Thursday, December 18, 2008

Second Announcement: Marco Manuscript Workshop: “Textual Trauma: Violence Against Texts”

Second Announcement:
Marco Manuscript Workshop: “Textual Trauma: Violence Against Texts”
February 6-7, 2009
Marco Institute for Medieval and Renaissance Studies
The University of Tennessee, Knoxville

The University of Tennessee in Knoxville will host a two-day workshop
on manuscript studies on February 6-7, 2009. The workshop is
sponsored by the Marco Institute for Medieval and Renaissance
Studies and organized by Professors Roy M. Liuzza (English) and
Maura K. Lafferty (Classics). As in previous years, the workshop is
intended to be more a class than a conference; participants will be
invited to share both their successes and frustrations, and work
together to develop better professional skills for textual and
paleographical work.

This year’s workshop will explore acts of violence, deliberate or
otherwise, against texts. Aside from damage through accident or
neglect, many manuscripts have erasures or corrections by
contemporary or later scribes; words are deleted, names erased, text
cancelled. Erasures and other deletions call attention to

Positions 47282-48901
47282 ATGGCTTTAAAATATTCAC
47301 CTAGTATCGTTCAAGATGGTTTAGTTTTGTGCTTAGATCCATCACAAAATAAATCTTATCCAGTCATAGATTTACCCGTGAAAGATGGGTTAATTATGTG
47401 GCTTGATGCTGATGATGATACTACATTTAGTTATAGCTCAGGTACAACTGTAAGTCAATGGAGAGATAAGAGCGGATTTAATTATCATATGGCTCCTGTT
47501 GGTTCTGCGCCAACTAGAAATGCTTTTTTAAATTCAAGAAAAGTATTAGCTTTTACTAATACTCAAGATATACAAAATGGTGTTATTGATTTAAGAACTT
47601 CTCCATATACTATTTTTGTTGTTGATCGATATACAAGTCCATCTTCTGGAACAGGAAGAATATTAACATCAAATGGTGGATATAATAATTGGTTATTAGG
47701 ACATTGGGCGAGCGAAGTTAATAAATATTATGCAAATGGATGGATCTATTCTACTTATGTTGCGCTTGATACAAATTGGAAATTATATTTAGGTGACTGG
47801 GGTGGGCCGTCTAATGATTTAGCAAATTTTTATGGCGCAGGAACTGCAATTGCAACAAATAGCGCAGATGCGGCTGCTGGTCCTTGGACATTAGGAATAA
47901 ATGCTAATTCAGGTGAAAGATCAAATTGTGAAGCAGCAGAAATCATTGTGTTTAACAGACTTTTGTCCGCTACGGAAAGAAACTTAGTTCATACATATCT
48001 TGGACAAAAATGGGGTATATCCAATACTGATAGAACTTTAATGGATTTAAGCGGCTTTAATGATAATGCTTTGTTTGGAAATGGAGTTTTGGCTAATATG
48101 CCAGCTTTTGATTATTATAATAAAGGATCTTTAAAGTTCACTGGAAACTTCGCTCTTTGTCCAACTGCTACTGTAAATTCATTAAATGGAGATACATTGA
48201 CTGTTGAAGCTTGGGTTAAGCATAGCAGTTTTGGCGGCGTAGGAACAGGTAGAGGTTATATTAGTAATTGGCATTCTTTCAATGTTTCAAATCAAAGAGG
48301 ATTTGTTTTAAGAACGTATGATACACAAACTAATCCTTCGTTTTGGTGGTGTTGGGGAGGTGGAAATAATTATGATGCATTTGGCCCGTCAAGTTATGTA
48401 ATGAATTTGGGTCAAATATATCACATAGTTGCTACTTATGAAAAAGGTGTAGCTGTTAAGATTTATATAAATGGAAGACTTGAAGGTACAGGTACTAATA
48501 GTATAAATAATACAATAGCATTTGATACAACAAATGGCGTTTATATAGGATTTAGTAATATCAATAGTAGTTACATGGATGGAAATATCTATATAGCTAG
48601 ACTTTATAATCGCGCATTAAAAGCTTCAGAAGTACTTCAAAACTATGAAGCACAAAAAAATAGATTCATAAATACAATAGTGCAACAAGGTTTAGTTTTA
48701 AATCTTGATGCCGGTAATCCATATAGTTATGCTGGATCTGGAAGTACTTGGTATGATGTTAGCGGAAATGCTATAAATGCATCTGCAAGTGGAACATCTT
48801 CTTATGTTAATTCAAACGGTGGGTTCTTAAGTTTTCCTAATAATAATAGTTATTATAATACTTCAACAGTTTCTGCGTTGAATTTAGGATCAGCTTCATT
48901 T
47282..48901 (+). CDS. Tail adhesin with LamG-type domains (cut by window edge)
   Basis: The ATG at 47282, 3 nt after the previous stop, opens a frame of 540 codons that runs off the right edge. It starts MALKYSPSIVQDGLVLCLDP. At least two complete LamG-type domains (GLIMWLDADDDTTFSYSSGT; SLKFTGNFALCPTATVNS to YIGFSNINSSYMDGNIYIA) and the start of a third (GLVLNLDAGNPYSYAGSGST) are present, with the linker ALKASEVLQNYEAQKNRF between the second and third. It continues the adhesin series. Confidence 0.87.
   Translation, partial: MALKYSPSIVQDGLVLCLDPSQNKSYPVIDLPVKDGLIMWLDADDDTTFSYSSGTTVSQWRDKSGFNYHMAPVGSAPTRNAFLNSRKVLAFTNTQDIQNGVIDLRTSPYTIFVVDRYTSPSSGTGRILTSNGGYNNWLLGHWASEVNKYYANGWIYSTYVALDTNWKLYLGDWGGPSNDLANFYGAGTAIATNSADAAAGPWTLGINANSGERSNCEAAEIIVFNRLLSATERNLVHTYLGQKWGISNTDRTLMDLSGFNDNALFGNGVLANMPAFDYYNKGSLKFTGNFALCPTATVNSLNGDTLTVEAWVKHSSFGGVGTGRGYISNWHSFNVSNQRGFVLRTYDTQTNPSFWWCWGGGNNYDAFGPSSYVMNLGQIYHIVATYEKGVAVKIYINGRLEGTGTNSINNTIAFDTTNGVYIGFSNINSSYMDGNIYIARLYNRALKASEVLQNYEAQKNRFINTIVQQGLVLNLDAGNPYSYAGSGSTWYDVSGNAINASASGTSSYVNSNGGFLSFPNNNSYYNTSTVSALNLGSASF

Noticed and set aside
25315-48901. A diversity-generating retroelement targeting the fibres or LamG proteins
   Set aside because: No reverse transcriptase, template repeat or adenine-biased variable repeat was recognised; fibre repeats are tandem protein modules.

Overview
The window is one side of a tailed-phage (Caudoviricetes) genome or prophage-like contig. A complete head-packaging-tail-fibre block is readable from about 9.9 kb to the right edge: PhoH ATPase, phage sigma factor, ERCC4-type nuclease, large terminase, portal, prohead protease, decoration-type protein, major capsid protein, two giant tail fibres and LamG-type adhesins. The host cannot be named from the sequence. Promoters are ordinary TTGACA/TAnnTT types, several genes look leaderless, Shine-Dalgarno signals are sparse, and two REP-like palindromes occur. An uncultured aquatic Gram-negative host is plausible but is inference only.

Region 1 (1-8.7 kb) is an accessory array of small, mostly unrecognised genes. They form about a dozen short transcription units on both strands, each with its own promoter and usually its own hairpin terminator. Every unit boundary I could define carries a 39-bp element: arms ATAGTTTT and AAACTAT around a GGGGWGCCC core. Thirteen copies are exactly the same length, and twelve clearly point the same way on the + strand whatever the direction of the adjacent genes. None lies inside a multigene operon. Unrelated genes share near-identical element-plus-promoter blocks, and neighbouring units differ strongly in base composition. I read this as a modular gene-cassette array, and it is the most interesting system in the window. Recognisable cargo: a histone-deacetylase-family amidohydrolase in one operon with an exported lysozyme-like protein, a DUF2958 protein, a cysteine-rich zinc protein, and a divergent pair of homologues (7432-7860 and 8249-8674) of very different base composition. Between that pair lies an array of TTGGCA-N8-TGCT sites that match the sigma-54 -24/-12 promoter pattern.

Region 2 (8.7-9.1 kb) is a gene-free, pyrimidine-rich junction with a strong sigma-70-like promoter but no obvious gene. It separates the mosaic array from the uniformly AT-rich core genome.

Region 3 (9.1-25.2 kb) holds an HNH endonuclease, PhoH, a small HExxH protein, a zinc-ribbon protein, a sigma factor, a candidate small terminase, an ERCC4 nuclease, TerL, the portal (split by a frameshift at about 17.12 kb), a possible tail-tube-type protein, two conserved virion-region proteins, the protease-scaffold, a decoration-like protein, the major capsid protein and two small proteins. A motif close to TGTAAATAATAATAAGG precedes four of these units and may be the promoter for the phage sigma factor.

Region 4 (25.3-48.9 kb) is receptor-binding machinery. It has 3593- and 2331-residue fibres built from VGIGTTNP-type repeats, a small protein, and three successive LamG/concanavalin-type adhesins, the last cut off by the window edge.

themselves, reminding the reader to remember to forget what has been
altered or removed. Damage and defacement may reveal as much about
reading practices, ownership (of individual books and of the meaning
of the text itself), claims of authority, assertions of power, the
circulation of texts, and the interactions of textual communities as
more positive marks like glosses, annotations, and colophons. Some
books fall apart from overuse; others are dismembered for scrap;
equally severe damage can result from a modern curator’s efforts to
preserve or recover faded readings. Texts can also be violated in
less physically damaging ways: rewritings can fundamentally alter
the text's meaning, sections can be extracted and placed in new
contexts, contradictory texts can be bound together, commentary that
attacks or distorts the text can be copied alongside it, and so on.
Arguably, even modern printed critical editions imposes this sort of
violence on the texts they hope to preserve. How should we regard
these many forms of violent engagement with texts? Is an act of
textual violence always a violation, the destruction of a privileged
original, a gap that must be repaired? Or can editors and readers
learn to regard the violence itself as an element of the text's
identity as a cultural and social construct? How can we read such
violence to understand the later use, appropriation, or abuse of the
text, and its new role(s) in a changing world?

All workshop events are open to scholars and students at any level
who may be interested in learning more about textual scholarship
through this discussion of practical examples. The cost of the
workshop is $50 for faculty and $25 for students; this fee includes
lunches on Friday and Saturday, and a reception on Friday evening.
The workshop dinner on Friday evening is available for an additional
charge. A schedule of sessions and registration form (in .pdf
format) is available for download at

For more information, please contact Roy M. Liuzza at .

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